Optical Coherence Tomography AngiographyView this Special Issue
Case Report | Open Access
Victor M. Villegas, Armando L. Monroig, Lazaro H. Aguero, Stephen G. Schwartz, "Optical Coherence Tomography Angiography of Two Choroidal Nevi Variants", Case Reports in Ophthalmological Medicine, vol. 2017, Article ID 1368581, 4 pages, 2017. https://doi.org/10.1155/2017/1368581
Optical Coherence Tomography Angiography of Two Choroidal Nevi Variants
Optical coherence tomography angiography (OCT-A) is a recently established noninvasive technology for evaluation of the retinal and choroidal vasculature. The literature regarding the findings in choroidal nevi is scarce. We report the OCT-A findings associated with two different variants. Subject one had decreased vascular flow signal in the choroidal, choriocapillaris, deep retinal, and superficial retinal layers. Subject two had decreased vascular flow signal in the choroidal, choriocapillaris, and deep retinal layers with a normal vascular flow signal in the superficial retinal layer. To our knowledge, these patterns of decreased vascular flow signals have not been previously reported using OCT-A. This may be due to blockage from the choroidal nevus, true diminished blood flow (ischemia), or other factors.
Optical coherence tomography angiography (OCT-A) is a recently established technology that allows visualization of the chorioretinal vasculature without intravenous dye injection [1–4]. The application of this noninvasive technique is mainly designed to evaluate blood flow . Various retinal and choroidal diseases have been described using OCT-A, including some intraocular tumors [2–10]. However, the literature regarding OCT-A characteristics of choroidal nevi is relatively limited .
The purpose of this report is to illustrate some of the OCT-A characteristics associated with two lesions diagnosed clinically as benign choroidal nevi. In both cases the commercially available Cirrus 5000 with AngioPlex (Zeiss, Jena, Germany) was used, without any subsequent image modification or processing.
2. Case Report
2.1. Subject 1
A 65-year-old female with history of polymyalgia rheumatica presented for scheduled follow-up of a choroidal nevus of the left eye (OS). Visual acuity was 20/20 in each eye (OU). The examination was normal except for a juxtapapillary pigmented choroidal nevus OS, with overlying drusen, and without orange pigment or subretinal fluid (Figure 1). OCT-A 6 mm × 6 mm showed a decreased vascular flow signal in the choroidal, choriocapillaris, deep retinal, and superficial retinal layers (Figure 2).
2.2. Subject 2
A healthy 60-year-old male presented for scheduled follow-up of a choroidal nevus of the right eye (OD). Visual acuity was 20/20 in both eyes (OU). The examination was normal except for a pigmented choroidal nevus OD with a depigmented halo around it. No drusen, orange pigment, or subretinal fluid was present (Figure 3). OCT-A 6 mm × 6 mm showed a decreased vascular flow signal in the choroidal, choriocapillaris, and deep retinal layers with a normal vascular flow signal in the superficial retinal layer (Figure 4).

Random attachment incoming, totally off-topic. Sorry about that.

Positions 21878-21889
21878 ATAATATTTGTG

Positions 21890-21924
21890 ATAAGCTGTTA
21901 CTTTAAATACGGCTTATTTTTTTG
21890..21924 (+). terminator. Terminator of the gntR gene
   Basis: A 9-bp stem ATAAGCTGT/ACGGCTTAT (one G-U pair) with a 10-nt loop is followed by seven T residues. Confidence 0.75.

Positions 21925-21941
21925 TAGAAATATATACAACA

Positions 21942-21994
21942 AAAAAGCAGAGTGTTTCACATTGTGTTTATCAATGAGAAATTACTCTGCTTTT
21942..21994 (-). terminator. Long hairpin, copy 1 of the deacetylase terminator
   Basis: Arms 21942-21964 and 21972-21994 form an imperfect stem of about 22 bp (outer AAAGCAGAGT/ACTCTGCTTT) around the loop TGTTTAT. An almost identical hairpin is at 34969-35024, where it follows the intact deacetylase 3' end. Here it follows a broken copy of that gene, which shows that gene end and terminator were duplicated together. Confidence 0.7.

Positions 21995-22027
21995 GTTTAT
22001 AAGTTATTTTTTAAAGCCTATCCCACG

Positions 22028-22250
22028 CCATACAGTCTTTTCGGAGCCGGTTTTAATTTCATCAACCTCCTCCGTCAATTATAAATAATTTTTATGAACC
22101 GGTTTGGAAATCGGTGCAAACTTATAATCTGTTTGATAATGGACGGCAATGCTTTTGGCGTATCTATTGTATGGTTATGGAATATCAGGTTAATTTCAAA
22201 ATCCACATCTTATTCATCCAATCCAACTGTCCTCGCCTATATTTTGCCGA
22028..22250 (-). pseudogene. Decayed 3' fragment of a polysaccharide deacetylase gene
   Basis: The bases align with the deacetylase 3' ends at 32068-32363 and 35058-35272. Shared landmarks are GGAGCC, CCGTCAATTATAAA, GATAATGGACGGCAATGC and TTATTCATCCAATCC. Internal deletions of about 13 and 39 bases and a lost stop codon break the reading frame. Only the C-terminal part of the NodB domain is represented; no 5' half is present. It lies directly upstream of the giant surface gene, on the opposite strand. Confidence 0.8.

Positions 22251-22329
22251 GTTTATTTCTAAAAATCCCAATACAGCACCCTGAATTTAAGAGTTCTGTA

The evaluation of choroidal nevi can be a diagnostic challenge because in some cases a distinction between a benign nevus and a small choroidal melanoma is not readily apparent . Multiple studies have reported hypervascularity using fluorescein angiography (FA) in patients with uveal melanoma [13, 14]. Increased vascularity in solid tumors is a hallmark of malignant transformation . For example, a recent study that evaluated subjects with iris melanomas with OCT-A reported increased vascularity, with disorganized and tortuous intratumoral vascular patterns and increased vessel density .
OCT-A may offer certain advantages over FA in this situation. OCT-A is fast and noninvasive and has no risk of allergy. OCT-A can readily distinguish different layers of the retina and choroid, which cannot be performed with FA [17, 18]. A previous study that imaged choroidal nevi with OCT-A reported decreased vascular flow signal only in the deep retinal layer . Subject 1 in the current series showed decreased vascular flow signal in the superficial, deep, and subretinal layers. Subject 2 had normal vascular flow signal in the superficial retinal plexus but decreased vascular flow signal in the deep and subretinal layers.
To our knowledge, these patterns of decreased vascular flow signals have not been previously reported using OCT-A. This may be due to blockage from the choroidal nevus, true diminished blood flow (ischemia), or other factors. If ischemia is truly present, then diminished blood flow in the superficial retina may explain the atrophic changes that are typically seen in the retina overlying some nevi .
OCT-A has some limitations, including expense and the relatively long image acquisition time, approximately 3 seconds. Some patients cannot hold their gaze for this long, especially because most nevi are not in the macula. Furthermore, inadequate penetration through highly pigmented or thick tumors may limit the use of this technology to small nevi/melanomas (less than 2 mm in thickness). It might be interesting to compare OCT, OCT-A, and B-scan but echography was not performed on these two patients because the lesions were clinically flat.